By Edmund Smith-Asante, ACCRA
|Dr Nelson Ojijo (right) being interviewed|
The Forum for Agricultural Research in Africa (FARA) is to create an innovative platform for farmers in the country to tackle the problem of aflatoxin, a fungi that infects harvested cereals.
These were disclosed by Dr Nelson Ojijo, a Research Scientist at FARA and a steering committee member of the Partnership for Aflatoxin Control in Africa (PACA), on the sidelines of an agriculture development programme in Accra.
In an exclusive interview with the Daily Graphic, Dr Ojijo said “right now the platform has been initiated but we want the farmers to drive it.”
He indicated that FARA would provide seed money for the programme because of its serious repercussions on Africa’s agricultural growth.
If the farmers lack drying conditions after harvest, they have to be provided with artificial dryers to ensure that the grains are dried and have the required moisture content before they leave the field, Dr Ojijo recommended.
He said organisations such as Nestle, which used cereals to manufacture their products, were also worried about the incidence of aflatoxin in the produce they bought from farmers.
“So they are very ready to give support to any initiative that is aimed at addressing aflatoxin. But it is an engagement that is ongoing and I believe we shall have good results for the Ghanaian farmer,” he stated.
What is aflatoxin?
A species of soil fungi known as Aspergillus produce aflatoxin, which are poisons that affect grains after harvest and thrive in very humid or poor storage conditions as well as drought-prone areas.
Dr Ojijo said apart from accounting for an average of 40 per cent of the post-harvest losses experienced by African farmers, the fungi was also injurious to human health.
“If you eat small quantities of it for a continuous time, it can have some effects on your body. And if you eat large quantities of it, it can even kill you instantly,” he stated.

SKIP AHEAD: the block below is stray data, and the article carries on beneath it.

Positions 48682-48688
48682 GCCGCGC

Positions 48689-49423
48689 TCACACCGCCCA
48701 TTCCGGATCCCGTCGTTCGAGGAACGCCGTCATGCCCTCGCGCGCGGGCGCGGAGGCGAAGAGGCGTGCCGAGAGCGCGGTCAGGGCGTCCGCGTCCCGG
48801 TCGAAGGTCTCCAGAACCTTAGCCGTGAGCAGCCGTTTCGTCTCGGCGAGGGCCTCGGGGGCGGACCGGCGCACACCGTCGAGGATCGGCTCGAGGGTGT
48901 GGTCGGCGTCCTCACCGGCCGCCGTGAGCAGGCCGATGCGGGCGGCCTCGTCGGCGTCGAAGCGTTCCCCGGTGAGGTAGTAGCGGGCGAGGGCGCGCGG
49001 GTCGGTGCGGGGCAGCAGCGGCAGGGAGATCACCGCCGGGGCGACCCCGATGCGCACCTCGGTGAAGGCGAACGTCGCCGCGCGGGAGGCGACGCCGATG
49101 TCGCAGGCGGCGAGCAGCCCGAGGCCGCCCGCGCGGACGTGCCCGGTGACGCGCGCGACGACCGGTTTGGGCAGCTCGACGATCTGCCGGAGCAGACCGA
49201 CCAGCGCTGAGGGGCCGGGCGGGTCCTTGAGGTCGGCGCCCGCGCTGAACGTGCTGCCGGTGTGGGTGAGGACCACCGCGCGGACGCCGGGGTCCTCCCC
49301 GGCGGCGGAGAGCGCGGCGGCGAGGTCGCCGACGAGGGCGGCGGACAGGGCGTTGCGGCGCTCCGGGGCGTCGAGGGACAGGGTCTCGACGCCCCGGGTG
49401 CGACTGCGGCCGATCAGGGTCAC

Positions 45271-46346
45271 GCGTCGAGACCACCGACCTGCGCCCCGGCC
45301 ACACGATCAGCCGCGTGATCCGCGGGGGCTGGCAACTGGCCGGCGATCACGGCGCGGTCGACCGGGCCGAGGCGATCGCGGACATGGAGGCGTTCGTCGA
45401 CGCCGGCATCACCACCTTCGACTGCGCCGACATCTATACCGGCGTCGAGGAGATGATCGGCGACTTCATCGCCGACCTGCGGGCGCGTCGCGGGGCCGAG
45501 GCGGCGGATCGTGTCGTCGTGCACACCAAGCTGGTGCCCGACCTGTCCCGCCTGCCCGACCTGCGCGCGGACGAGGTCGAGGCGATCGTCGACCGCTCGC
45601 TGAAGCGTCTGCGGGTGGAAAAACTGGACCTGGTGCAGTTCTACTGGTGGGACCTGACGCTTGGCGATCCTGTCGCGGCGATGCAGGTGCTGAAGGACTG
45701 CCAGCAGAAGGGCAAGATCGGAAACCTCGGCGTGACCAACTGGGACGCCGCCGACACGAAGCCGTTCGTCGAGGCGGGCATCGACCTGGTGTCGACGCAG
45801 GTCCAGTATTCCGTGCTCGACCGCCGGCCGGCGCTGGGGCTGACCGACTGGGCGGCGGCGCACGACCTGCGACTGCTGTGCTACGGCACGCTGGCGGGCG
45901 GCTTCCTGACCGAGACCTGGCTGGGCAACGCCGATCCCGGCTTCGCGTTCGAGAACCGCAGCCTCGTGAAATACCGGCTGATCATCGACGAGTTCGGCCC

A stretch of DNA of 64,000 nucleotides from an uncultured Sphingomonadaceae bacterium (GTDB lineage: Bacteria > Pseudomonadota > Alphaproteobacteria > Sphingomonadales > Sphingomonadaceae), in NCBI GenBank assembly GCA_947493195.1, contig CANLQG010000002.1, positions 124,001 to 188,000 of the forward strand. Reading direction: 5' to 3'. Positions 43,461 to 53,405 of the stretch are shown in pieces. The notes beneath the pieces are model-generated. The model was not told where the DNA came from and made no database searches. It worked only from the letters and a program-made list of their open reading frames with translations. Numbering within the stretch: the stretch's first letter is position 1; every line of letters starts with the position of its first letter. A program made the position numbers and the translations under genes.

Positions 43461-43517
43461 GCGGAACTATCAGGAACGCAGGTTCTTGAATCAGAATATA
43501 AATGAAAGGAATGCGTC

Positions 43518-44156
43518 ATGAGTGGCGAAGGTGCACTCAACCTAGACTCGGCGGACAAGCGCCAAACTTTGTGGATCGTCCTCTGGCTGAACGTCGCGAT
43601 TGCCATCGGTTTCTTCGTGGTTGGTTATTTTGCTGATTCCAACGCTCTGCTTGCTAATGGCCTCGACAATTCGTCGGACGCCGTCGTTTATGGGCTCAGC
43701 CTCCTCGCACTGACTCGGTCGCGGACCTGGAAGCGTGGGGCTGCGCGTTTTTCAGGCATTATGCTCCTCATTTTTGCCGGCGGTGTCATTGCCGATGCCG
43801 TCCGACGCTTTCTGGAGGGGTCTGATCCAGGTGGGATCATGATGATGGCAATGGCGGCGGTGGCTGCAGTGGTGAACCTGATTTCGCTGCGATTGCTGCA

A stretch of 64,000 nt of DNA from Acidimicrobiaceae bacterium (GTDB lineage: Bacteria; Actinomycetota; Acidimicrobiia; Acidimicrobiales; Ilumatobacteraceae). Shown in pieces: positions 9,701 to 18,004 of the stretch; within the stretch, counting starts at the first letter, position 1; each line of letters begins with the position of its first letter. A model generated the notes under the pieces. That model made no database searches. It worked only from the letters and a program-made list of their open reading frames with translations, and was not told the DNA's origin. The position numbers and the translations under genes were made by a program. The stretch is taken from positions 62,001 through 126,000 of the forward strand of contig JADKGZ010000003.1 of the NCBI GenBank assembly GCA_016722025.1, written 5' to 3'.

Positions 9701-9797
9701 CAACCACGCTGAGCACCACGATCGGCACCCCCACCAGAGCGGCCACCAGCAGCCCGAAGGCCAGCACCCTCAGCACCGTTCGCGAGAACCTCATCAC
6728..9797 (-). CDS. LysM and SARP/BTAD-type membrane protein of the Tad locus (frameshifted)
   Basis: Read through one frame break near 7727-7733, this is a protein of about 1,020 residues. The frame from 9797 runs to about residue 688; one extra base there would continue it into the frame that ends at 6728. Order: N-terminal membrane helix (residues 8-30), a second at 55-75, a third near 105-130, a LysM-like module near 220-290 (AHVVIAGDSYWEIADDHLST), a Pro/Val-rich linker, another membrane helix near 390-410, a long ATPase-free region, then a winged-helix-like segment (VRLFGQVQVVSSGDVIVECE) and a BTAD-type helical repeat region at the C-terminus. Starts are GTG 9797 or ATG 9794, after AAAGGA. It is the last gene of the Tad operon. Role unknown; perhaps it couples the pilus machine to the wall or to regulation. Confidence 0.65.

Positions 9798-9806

“Eating chronic levels of aflatoxin is injurious to health. It can cause stunting in children. If pregnant women eat aflatoxin in contaminated groundnuts or even maize products, it can even affect their wombs. Stunting is a serious issue because it affects the mental capacity of the child,” Dr Ojijo added.
He further claimed that, “It can also cause cancer so it is an important public health significance. We believe that Africa is food-insecure partly because of the food that is lost post-harvest.”
According to Dr Ojijo, the incidence of aflatoxin first became critical in Africa from 2003 to 2004 when some communities in Eastern Kenya harvested maize that became heavily contaminated with the aflatoxin.
However because the people did not have anything else to eat, they were compelled to consume the contaminated grains, leading to the death of hundreds of people. This sparked a lot of interest in the study of aflatoxin on the continent.
Dr Ojijo stated that, “the issue of aflatoxin is so important such that the African Union Commission (AUC) has set up a continental programme called ‘Partnership for Aflatoxin Control in Africa.’
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This story was first published by the Daily Graphic on April 23, 2016